Gina Broccolini makes me smile

05/31/2013 10:22:00 AM
Chuck Robinson

Chuck RobinsonChuck Robinson,
Media Watch
Gina Broccolini, I love you. There, it’s out there. It may be a bit pathetic at my advanced age to have a crush on a televison news reporter, but I have.

Broccolini is the anchor of a fictitious newscast produced by Salinas, Calif.-based Mann Packing. Her news segment, “Inside the Valley,” announces Mann Packing’s new vegetable tray. It also pokes fun at its older product, which had a black lid intended for serving.

According to research reported in the fake newscast, it was used for anything but, including as an aid to exercising, a paint palette, a fly swatter or a desk organizer.

The video was published on YouTube on May 14. It also played at the grower-shipper’s United Fresh booth. 

When not on the news set, Broccolini goes by the name of Gina Nucci, director of healthy culinary innovation for Mann Packing.

Her newscaster name connotes one of Mann Packing’s signature products. She and her crew looked like they had fun with the broadcast, and they got the point across that the new design of their vegetable tray cut the company’s plastic use by 2 million pounds annually by getting rid of the black plastic tray.

She told The Packer’s Mike Hornick there isn’t a lot of humor in produce marketing, and she may have a point.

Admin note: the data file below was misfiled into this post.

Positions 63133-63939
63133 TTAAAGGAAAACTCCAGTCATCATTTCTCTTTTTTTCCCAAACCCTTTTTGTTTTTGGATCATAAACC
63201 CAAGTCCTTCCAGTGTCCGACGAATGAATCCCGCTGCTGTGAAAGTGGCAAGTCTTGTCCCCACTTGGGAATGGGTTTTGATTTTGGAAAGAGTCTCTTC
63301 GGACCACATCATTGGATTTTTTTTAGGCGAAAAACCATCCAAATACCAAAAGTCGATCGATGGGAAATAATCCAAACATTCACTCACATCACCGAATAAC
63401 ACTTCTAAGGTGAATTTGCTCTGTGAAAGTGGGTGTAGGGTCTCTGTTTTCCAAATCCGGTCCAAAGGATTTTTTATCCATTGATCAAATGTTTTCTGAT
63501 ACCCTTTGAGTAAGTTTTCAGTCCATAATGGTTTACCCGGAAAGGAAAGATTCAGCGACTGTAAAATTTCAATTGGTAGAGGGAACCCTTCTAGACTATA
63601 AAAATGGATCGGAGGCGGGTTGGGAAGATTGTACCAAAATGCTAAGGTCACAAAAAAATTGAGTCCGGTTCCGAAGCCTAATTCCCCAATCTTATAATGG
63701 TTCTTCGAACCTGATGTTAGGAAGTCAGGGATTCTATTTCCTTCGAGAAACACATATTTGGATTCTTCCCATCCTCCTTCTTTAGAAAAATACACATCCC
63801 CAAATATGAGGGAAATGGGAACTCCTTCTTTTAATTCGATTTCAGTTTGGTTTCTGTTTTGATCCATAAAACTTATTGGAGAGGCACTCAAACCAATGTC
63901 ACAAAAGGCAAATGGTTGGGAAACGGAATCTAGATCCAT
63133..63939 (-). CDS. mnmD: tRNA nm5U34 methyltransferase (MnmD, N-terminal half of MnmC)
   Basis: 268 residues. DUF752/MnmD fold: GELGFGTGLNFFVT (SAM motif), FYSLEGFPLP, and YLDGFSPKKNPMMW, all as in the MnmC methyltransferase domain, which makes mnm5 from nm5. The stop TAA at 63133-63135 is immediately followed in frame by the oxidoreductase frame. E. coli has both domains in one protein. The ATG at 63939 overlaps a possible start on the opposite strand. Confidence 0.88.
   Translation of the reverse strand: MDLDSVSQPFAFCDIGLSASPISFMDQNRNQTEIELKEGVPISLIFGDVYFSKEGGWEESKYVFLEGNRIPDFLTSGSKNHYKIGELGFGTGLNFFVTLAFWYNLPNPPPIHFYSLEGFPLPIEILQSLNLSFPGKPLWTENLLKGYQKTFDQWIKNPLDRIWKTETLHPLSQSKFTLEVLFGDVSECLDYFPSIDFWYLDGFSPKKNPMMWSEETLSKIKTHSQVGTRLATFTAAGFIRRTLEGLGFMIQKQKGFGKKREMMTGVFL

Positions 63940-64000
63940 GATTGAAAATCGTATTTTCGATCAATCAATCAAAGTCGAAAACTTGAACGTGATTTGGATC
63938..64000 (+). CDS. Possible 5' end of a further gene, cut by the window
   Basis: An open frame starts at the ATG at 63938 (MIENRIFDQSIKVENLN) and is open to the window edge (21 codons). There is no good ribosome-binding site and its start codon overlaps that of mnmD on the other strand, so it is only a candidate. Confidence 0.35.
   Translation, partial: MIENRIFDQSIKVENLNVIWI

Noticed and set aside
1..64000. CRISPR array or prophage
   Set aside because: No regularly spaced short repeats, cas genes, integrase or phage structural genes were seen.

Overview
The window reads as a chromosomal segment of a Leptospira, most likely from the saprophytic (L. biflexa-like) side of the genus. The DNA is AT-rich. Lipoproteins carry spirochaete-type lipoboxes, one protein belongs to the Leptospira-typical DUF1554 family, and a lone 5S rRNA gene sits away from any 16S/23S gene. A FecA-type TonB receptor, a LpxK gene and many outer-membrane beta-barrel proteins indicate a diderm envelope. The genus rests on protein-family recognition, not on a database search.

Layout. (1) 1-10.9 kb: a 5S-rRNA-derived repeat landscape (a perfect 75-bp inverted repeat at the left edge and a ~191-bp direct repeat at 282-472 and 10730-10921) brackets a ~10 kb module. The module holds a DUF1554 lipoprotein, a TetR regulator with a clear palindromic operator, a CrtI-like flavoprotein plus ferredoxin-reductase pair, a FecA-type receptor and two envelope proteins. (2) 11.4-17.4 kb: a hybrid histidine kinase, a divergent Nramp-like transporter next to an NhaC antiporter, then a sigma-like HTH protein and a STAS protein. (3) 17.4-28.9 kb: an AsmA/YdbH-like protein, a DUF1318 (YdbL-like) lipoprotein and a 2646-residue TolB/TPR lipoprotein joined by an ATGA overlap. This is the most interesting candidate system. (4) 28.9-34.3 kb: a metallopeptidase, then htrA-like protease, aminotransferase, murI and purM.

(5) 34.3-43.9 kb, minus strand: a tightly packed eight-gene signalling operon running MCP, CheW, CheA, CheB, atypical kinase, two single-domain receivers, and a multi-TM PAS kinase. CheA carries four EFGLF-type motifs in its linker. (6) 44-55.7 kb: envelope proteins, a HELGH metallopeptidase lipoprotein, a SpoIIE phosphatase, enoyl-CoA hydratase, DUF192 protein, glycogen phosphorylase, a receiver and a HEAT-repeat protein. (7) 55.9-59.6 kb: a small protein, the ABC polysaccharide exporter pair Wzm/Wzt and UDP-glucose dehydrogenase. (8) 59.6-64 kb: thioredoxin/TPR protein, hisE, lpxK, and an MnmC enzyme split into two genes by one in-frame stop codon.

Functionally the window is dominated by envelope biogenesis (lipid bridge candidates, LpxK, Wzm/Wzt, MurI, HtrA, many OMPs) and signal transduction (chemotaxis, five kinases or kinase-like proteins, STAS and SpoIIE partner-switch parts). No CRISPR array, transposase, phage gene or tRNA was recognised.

You know, this fake news broadcast brings to mind a favorite publication of mine that I haven’t seen since late 2007: The Sunripe Gazette.

The Gazette dubbed itself “The Totally Biased, Non-Objective Newspaper of the Produce Industry.”

That publication was produced by Palmetto, Fla.-based Pacific Tomato Growers Ltd., which markets under the Sunripe brand. The Sunripe Gazette’s layout used some features similar to The Packer’s design at the time.

However, their crew wrote a lot funnier headlines than we do at The Packer, I think, but you be the judge:

 

  • “Senate passes gas, farm bills;”
  • “Rachael Ray throws sieve at Giada, relationship strained;” and
  • “Cheney pooh-poohs Kyoto Accord, prefers U.S. cars.”

 

Of course, ads for the Sunripe family of companies also filled the publication as did vintage-looking ads, such as one for a book titled “Tales of French Love and Passion” and another telling us “Be an Artist — Earn $10 to $50 a month.”


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